Researches at the University of Tokyo have developed what they are calling organic flash memory, which shares its basic structure with flash memory but is made entirely of organic materials. Its erasing and reading voltages are rated at a low 6V and 1V, respectively, though data can only be written and erased more than 1,000 times. Foreseen uses of the new memory include large area sensors, electronic paper and other big electronic devices, though the founders admit the technology's memory retention time of only one day needs to be extended.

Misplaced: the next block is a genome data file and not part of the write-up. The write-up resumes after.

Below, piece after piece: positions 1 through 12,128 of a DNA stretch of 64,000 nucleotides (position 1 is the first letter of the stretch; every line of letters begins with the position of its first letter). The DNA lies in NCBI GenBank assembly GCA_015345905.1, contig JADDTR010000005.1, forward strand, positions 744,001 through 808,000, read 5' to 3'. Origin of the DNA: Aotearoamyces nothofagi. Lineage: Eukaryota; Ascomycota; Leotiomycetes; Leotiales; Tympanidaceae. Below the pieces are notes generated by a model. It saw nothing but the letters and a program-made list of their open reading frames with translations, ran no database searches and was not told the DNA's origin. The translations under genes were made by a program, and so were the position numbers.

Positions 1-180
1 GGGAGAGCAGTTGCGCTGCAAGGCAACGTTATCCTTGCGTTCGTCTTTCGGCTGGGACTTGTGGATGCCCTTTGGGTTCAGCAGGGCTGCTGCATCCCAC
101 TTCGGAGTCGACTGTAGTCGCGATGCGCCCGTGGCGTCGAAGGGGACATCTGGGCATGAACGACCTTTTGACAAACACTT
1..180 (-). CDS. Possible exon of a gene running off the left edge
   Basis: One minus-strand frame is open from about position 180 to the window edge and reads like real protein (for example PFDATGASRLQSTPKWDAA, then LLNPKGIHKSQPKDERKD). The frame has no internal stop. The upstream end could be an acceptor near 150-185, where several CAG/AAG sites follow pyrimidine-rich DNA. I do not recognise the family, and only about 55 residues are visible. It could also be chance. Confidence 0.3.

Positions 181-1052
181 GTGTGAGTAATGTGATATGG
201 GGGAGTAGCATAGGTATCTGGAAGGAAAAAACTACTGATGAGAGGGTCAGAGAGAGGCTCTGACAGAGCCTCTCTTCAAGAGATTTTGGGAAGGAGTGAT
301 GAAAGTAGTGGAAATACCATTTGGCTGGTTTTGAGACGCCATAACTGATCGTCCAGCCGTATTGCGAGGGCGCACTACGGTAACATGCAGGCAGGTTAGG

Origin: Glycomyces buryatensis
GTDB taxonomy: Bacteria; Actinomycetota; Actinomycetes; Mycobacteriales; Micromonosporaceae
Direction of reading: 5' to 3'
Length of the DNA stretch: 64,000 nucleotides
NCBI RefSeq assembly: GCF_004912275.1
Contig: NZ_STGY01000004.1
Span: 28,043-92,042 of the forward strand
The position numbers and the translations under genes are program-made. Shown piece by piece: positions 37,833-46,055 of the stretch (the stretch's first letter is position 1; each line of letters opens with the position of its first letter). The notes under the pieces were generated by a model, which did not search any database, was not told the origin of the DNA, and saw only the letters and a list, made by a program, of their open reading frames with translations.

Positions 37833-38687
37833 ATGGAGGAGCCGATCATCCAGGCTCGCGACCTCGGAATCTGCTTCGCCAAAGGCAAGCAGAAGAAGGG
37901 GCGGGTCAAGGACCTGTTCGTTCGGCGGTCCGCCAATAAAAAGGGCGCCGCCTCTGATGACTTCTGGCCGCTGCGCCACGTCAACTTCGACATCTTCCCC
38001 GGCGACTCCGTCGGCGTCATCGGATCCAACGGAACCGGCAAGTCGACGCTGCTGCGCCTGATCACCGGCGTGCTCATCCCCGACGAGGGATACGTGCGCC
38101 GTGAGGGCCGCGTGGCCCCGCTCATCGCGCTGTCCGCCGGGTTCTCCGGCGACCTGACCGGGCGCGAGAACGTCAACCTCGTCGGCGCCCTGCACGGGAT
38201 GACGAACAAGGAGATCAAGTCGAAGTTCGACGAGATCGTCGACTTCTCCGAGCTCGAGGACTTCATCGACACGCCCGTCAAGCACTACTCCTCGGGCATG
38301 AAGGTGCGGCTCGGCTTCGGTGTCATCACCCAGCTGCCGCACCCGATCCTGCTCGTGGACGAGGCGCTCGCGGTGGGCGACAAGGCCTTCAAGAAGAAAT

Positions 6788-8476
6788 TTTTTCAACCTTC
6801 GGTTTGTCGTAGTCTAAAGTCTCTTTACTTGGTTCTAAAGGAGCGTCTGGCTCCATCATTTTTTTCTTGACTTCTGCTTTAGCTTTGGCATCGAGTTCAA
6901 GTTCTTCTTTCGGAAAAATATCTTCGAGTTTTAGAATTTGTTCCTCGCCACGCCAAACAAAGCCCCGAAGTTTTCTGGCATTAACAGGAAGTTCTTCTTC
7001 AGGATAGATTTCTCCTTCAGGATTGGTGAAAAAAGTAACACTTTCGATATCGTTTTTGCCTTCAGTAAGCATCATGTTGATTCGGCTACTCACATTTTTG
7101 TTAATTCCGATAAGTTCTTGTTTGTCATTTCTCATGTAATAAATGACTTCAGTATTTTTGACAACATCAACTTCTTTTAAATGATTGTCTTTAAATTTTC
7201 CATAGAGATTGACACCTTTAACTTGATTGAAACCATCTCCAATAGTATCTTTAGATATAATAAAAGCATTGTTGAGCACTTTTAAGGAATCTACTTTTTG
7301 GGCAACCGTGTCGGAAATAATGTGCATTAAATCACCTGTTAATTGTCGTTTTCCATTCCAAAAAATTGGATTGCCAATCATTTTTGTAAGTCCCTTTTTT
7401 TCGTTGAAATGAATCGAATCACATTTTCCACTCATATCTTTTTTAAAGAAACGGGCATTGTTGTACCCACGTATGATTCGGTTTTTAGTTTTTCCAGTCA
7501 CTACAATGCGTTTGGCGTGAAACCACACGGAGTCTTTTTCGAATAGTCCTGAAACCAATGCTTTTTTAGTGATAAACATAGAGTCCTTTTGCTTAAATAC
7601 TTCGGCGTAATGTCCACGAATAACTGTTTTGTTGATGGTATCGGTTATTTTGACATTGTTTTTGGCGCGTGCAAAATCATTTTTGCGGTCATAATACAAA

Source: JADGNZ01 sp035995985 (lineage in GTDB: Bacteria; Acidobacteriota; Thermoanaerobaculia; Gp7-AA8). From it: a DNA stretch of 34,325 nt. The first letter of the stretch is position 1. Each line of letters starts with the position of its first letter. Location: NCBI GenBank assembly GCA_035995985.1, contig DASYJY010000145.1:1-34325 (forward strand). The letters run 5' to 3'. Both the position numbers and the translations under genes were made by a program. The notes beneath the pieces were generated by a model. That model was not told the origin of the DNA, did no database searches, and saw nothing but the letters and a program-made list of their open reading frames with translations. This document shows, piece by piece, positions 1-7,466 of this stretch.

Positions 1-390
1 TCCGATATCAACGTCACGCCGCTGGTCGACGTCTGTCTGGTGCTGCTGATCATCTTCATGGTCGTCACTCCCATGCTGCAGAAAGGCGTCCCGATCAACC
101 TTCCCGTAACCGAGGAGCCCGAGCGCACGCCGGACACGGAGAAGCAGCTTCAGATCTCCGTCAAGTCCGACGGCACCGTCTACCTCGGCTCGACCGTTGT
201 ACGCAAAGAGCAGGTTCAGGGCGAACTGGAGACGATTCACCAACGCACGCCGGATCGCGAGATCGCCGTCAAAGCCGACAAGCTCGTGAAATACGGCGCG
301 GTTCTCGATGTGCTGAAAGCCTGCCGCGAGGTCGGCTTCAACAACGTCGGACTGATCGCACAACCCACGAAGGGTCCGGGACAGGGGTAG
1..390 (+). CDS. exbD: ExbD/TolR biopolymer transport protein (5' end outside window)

Developed by a group headed up by Takeo Someya and Tsuyoshi Sekitani, professor and research associate at the Department of Electrical Engineering and Information Systems, Graduate School of Engineering, the University of Tokyo, the prototype uses a polyethylene naphthalate (PEN) resin sheet as a substrate with an array of 26 by 26 2T memory cells placed on it. The sheet is flexible enough to be bent until its radius is 6mm without causing damage. The short memory retention can be increased by reducing the size of the element and employing a longer self-assembled monolayer (SAM), which is made of phosphoric acid with an alkyl chain. In the prototype, it is 2nm thin.